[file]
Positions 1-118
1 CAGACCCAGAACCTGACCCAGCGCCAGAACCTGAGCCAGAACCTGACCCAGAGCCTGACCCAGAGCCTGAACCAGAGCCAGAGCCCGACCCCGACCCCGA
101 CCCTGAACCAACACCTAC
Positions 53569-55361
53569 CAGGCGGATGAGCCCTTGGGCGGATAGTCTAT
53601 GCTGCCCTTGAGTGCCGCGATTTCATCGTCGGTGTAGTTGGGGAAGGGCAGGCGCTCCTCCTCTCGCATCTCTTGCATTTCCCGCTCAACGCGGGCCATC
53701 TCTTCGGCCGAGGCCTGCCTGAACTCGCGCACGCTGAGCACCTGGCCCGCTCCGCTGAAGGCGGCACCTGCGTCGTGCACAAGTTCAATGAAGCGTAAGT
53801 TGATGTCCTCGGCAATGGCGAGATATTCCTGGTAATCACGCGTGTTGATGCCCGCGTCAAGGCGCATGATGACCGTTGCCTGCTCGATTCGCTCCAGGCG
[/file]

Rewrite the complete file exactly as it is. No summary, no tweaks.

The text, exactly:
Positions 1-118
1 CAGACCCAGAACCTGACCCAGCGCCAGAACCTGAGCCAGAACCTGACCCAGAGCCTGACCCAGAGCCTGAACCAGAGCCAGAGCCCGACCCCGACCCCGA
101 CCCTGAACCAACACCTAC
Positions 53569-55361
53569 CAGGCGGATGAGCCCTTGGGCGGATAGTCTAT
53601 GCTGCCCTTGAGTGCCGCGATTTCATCGTCGGTGTAGTTGGGGAAGGGCAGGCGCTCCTCCTCTCGCATCTCTTGCATTTCCCGCTCAACGCGGGCCATC
53701 TCTTCGGCCGAGGCCTGCCTGAACTCGCGCACGCTGAGCACCTGGCCCGCTCCGCTGAAGGCGGCACCTGCGTCGTGCACAAGTTCAATGAAGCGTAAGT
53801 TGATGTCCTCGGCAATGGCGAGATATTCCTGGTAATCACGCGTGTTGATGCCCGCGTCAAGGCGCATGATGACCGTTGCCTGCTCGATTCGCTCCAGGCG